By Mary Elizabeth O’Toole
Collette Robertson’s photography reflects her love of being in and on the ocean, both in her professional life as a marine biologist and as an avid all-season surfer based in the Lawrencetown surfing community. Robertson works primarily with analog techniques (film) and is always exploring different photographic processes. She has tried dry plate, paper negatives, cyanotype, and Polaroid, and more recently started combining digital and analog processes.
Robertson got her start in photography as a young child when her mother, a visual artist and print maker, gave her a Crayola camera. “I loved it right away and from that point almost always had a camera,” Robertson said. “I got more serious about the art when I took an intro to dark room class from the School of Photographic Arts in Ottawa (spao.ca). What I appreciated about their focus is the emphasis on learning historic techniques and processes before digital technologies.”
Largely self-taught, Robertson calls herself a traditionalist when it comes to photography. “I believe that an understanding of things like aperture, shutter speed, and light sensitivity are essential to the art of photography, and you learn those really well with film,” she said. “When you master those basics – and how they are integrated—you are able to better create the images you want. There are more logistics with film, which makes you feel more connected. I think the main reason that analog photography is making a comeback is that people want that more tactile experience. 35 mm cameras are great for that. They tend to be much less complicated, and don’t usually even need batteries.”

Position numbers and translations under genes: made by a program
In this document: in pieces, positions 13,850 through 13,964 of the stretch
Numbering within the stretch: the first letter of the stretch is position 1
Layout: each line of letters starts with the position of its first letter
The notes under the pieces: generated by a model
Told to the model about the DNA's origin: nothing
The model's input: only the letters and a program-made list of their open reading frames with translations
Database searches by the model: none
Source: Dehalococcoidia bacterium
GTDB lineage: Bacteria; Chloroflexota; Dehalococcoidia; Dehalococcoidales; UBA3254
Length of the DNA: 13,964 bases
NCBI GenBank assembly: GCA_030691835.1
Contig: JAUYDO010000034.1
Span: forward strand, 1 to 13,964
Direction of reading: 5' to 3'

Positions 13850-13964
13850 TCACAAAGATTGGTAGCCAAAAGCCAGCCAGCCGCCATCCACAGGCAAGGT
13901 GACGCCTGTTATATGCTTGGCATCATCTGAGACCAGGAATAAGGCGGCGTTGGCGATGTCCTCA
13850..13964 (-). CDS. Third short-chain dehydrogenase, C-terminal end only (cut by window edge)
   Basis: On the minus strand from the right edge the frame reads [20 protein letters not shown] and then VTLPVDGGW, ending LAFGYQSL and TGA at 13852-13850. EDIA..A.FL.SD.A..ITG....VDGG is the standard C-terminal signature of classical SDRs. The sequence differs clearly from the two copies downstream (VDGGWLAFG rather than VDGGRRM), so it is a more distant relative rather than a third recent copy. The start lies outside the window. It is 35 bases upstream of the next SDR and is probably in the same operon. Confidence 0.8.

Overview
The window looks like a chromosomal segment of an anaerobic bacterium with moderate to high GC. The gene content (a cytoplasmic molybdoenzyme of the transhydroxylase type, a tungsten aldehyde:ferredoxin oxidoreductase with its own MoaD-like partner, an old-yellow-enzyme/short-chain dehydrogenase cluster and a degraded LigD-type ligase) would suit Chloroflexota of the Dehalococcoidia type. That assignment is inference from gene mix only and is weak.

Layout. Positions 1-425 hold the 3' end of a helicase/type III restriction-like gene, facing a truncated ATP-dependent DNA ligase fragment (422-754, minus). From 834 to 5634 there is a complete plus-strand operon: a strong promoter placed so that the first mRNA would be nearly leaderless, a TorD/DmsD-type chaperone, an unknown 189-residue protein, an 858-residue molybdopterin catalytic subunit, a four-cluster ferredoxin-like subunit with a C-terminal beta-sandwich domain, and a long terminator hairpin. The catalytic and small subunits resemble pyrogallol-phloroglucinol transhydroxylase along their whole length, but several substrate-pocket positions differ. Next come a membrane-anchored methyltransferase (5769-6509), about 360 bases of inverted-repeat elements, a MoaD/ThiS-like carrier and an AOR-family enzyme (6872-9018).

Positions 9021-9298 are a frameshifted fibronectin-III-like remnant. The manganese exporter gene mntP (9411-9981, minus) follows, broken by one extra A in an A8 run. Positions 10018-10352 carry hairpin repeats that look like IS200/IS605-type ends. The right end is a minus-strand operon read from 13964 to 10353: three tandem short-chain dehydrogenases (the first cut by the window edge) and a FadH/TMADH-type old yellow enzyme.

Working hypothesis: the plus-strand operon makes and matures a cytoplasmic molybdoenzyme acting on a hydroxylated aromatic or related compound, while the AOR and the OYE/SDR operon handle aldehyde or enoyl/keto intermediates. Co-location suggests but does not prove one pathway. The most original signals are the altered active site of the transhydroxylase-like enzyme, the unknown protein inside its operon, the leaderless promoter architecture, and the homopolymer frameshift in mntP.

Robertson had resisted moving to digital. But In 2022, she began experimenting with digital, driven at least in part by the desire to enhance her skills in surf photography. “Digital never really appealed to me but I am now seeing the benefits,” she said. “I started doing surf photography with film cameras designed to go underwater. One big challenge is that when you load a roll of film, you are limited in how much you can adapt to things like light changes, which happen a lot on the water.
“Now I use a digital camera with water housing, which has more flexibility. I can change settings on the fly and even capture video” Robertson has also starting using Photoshop and other digital tools, combining digital images with analog images. “I used to be a snob against PhotoShop until I took an online course on using Photoshop to prepare images for print. Now I love it as a tool.”
Robertson’s inclination to more traditional approach is reflected in her images. She described how her style has evolved. “I have always preferred black and white, even as a kid. I find that colour can be distracting. I love the textures and tones in black and white. It lets you focus more on the image.” She enjoys all aspects of photography including film developing, which she does at the Halifax Community Dark Room (2482maynard.com/dark-room1).
In April, Robertson had an exhibit at the Rose and Rooster Café, along with fellow surf photographer, Rita Goldfarb (rgoldphotography.com). Robertson showed both digital and analog images in what she called “an unintentional series of local female surfers”. She has plans for more work in series.
“I am still trying to find my voice, but I am drawn to photographing people. I prefer directed more than candid and often have an image of what I want to capture. I’m working on my portrait skills because good portraits draw you in and can make you curious. They can tell you so much about the subject but also lead you to want to know more. Sally Mann’s portraits demonstrated that kind of an eye and skill.”
You can find Robertson’s work on Instagram @saltboxfilm and @saltbox.media. Her website is currently under development at saltboxmedia.ca. This fall, she will return for a second year as a participant in the Surfside Studio tour.